MIT chemical engineer to deliver 2013 Tis Lahiri Memorial Seminar April 15

Karen K. Gleason, the Alexander and I. Michael Kasser Professor of Chemical Engineering at the Massachusetts Institute of Technology, will deliver the 2013 Tis Lahiri Memorial Seminar at Vanderbilt University. The seminar is sponsored by the Department of Chemical and Biomolecular Engineering and will be held Monday, April 15, at 3:10 p.m. in Stevenson Center 5326.

Karen K. Gleason, Alexander and I. Michael Kasser Professor of Chemical Engineering at MIT.

In Gleason’s presentation – Chemically Vapor Deposited Polymer: A New Paradigm for Surface Modification and Device Fabrication – she will discuss “a powerful technology (chemical vapor deposition) for engineering surfaces, which is the method of choice for growing high quality inorganic layers.”

To date, the oxidative CVD (oCVD)  method has been applied to the synthesis of organic conducting and semiconducting polymers, and have been integrated into photovoltaic cells and biosensors fabricated directly on flexible fiber-based substrates, including ordinary paper. The characteristics of initiated CVD (iCVD) polymers have been exploited for wettability, sensing, microelectronics and protein adsorption control applications.

Gleason has served as executive officer of MIT’s chemical engineering department; associate director for the Institute of Soldier Nanotechnologies; and as associate dean of Engineering for Research. She is the author of more than 250 publications. Her awards include the ID TechEx Printed Electronics Europe Best Materials Award, the American Institute of Chemical Engineering Process Development Research Award, the NSF Presidential Young Investigator Award, and the ONR Young Investigators Program Award.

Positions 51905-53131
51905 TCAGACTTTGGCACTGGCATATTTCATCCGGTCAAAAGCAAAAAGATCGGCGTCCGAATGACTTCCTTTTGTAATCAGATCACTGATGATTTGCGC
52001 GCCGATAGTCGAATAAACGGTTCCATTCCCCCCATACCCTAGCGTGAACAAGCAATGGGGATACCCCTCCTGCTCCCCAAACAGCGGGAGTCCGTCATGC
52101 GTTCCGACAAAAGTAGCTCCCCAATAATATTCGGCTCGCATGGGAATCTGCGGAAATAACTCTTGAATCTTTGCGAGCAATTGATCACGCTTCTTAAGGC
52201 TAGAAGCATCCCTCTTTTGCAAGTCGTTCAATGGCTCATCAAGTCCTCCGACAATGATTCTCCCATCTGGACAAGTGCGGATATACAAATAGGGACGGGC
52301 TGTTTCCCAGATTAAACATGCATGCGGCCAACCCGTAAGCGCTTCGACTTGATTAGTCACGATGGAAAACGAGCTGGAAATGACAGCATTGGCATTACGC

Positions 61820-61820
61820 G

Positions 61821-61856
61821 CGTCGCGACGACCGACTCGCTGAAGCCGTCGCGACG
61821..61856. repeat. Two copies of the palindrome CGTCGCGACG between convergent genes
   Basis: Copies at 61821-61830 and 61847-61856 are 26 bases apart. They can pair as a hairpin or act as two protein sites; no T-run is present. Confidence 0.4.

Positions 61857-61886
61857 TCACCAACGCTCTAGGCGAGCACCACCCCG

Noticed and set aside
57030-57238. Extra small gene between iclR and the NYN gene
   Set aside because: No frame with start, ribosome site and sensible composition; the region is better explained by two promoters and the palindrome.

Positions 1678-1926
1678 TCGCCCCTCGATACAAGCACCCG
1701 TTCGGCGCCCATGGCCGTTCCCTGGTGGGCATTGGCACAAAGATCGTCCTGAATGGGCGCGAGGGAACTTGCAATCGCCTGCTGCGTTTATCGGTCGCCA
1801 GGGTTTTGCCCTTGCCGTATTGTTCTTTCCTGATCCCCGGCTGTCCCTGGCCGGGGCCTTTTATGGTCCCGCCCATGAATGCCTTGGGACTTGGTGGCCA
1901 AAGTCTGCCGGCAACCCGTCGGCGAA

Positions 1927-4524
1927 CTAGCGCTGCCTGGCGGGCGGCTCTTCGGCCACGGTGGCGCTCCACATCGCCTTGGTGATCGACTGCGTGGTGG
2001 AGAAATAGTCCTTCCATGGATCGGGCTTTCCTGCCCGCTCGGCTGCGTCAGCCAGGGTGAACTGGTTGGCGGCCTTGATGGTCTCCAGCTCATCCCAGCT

Gleason co-founded GVD Corporation (, which has successfully scaled-up and commercialized technology invented in her MIT lab. GVD is headquartered in Cambridge, Mass., and has manufacturing facilities in Greenville, SC.

The Tis (Soumen) Lahiri Memorial Foundation was established by friends and the parents of Soumen Atis Lahiri, who was a graduate student in the department of chemical engineering from 1987-89, and who died  in 1989.

The aim of the foundation is to provide incentives to young students by recognizing and appreciating their devotion and academic accomplishments.  One of the activities of the foundation is to sponsor the annual Tis Lahiri Memorial Graduate Student Thesis Research Seminar and a luncheon for the department’s students, staff and faculty to honor the memory of Lahiri.